Growing up in Rochester, I thought that the area’s available activities were sparse—especially when I was without a license and without a ride. I’d say to myself, “Hey, just wait until you’re 16 and then the opportunities for fun will be endless.” Once 16 rolled around and I still couldn’t find anything to do, I thought, “Five more years until 21, then the real fun in Rochester begins.”
Well, I’m 20 now and I’ve discovered that Rochester and the surrounding areas have a lot more to do than I ever imagined. Even without that coveted 21-year-old ID.
With $30 in my pocket, my first priority was breakfast—and my pantry’s stale Fruit Loops were not going to cut it. I convinced my younger sister Lauren to take the journey to Dunn Bros. with me. I ordered a bacon, egg, and cheese sandwich and a vanilla latte and slowly handed one of my sacred ten-dollar bills. That’s when the cashier broke the news that the total was actually $10.54 and I had to yell at my sister across the café to bring me an extra one- dollar bill.
After eating, I kicked my sister out of my booth and proceeded to work on Rochester Magazine articles for the next five hours. I’ll spare you the details of that lovely time. (I’ll also skip the description of the dentist appointment I had when I was done.)
Fast-forward a few hours, and I found myself, and my clean teeth, en route to the Olmsted County Free Fair. Armed with my remaining $19, I was determined to eat fair food (I love corn dogs), ride a fair ride (please dear God don’t break while I’m upside down), and win a prize (ugly purple monkey, I’m coming for you).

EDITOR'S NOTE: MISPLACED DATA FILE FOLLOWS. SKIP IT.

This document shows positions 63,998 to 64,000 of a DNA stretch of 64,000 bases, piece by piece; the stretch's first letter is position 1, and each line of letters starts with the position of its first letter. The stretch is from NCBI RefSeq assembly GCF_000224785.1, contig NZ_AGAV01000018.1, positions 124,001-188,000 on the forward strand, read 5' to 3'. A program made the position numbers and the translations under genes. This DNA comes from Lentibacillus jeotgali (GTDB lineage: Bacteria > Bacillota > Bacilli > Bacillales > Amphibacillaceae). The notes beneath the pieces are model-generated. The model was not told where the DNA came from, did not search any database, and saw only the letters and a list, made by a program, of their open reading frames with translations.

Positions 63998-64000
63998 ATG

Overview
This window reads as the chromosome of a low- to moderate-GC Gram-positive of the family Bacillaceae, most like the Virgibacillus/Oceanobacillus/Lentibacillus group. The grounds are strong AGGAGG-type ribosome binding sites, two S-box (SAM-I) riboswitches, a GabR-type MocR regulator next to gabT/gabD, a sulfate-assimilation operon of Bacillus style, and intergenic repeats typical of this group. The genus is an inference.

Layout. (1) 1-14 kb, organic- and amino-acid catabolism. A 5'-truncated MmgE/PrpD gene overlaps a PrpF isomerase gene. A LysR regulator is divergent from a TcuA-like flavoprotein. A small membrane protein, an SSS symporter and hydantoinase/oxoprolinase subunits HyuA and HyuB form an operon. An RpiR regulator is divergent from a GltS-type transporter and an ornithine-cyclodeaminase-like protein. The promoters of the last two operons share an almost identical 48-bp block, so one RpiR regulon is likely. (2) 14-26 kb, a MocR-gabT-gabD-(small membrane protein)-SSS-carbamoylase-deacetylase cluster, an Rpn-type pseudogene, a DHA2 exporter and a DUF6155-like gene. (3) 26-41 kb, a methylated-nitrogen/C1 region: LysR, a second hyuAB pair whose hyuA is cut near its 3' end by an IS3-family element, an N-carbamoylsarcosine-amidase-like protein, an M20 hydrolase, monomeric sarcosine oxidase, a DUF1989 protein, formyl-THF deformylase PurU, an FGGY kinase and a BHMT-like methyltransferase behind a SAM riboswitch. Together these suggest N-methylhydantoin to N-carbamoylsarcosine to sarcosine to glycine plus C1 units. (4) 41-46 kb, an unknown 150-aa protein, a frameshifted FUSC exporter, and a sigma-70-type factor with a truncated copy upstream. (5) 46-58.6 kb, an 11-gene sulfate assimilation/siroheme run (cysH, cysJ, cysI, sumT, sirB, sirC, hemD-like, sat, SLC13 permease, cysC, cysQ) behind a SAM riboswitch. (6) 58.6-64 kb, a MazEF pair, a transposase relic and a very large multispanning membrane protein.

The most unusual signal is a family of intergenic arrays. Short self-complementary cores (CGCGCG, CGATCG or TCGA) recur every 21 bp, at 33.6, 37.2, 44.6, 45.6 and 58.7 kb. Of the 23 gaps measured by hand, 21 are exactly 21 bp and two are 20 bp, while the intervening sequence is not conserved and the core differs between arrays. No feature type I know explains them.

My sister was more focused on the animals and insisted we find the petting zoo first. Soon we found ourselves in the Miracle Birth Center, where we watched Theodore, a calf who was born at 12:30 that day, for over an hour. He had yet to walk and was tiny compared to his mother—but probably still weighed more than me. We also saw newborn piglets, chicks, and ducklings. I wanted to steal them all to keep as my own.
Back on the midway an hour later, Lauren attempted to win a goldfish and I tried in vain to win a giant Rasta banana. The games, which cost us $2, were a fail—but the food was a win. I got a $4 corndog and bought Lauren some $4 nachos. With $9 left, we chose to add a rush of adrenaline: We spent the last of the money on the Ring of Fire (i.e. that giant, circle-of-death ride that sticks up into the Rochester skyline).
After leaving the fair, Lauren and I went to East Park for a quick but competitive game of disc golf. Lucky for us, the cost of disc golfing at all four Rochester courses is $0, so the fact that we had no money left wasn’t a problem. Being superior in skill and experience, I beat my sister to the ground (lovingly, of course). With high spirits and tired throwing arms, we returned home to watch the Bachelorette and hang out with our dog.
Rochester has either changed a lot in the 20 years I’ve lived here, or I’ve opened my mind more to the areas activities. It’s most likely a mixture of the two. The things you can do in and around Rochester are endless—you just have to dig a little deeper than the surface.